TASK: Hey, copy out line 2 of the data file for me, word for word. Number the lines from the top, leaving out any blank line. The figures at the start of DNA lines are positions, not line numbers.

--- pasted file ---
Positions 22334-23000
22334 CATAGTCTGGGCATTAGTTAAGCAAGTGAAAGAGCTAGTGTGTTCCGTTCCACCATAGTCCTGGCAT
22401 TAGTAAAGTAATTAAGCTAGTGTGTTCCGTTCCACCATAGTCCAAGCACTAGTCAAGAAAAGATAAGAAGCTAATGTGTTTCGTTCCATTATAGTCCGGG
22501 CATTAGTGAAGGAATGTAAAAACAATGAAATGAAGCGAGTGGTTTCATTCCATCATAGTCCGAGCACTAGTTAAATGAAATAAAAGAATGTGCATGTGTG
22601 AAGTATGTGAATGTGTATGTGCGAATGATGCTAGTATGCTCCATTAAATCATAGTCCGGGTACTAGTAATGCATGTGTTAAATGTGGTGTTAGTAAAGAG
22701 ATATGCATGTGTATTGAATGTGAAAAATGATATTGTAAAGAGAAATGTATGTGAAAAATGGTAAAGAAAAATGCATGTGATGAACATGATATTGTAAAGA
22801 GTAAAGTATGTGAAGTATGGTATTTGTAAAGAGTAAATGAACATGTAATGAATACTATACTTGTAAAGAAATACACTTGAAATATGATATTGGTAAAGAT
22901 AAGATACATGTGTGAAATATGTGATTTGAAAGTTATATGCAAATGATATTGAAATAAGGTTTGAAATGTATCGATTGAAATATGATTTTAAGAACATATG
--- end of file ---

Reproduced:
22334 CATAGTCTGGGCATTAGTTAAGCAAGTGAAAGAGCTAGTGTGTTCCGTTCCACCATAGTCCTGGCAT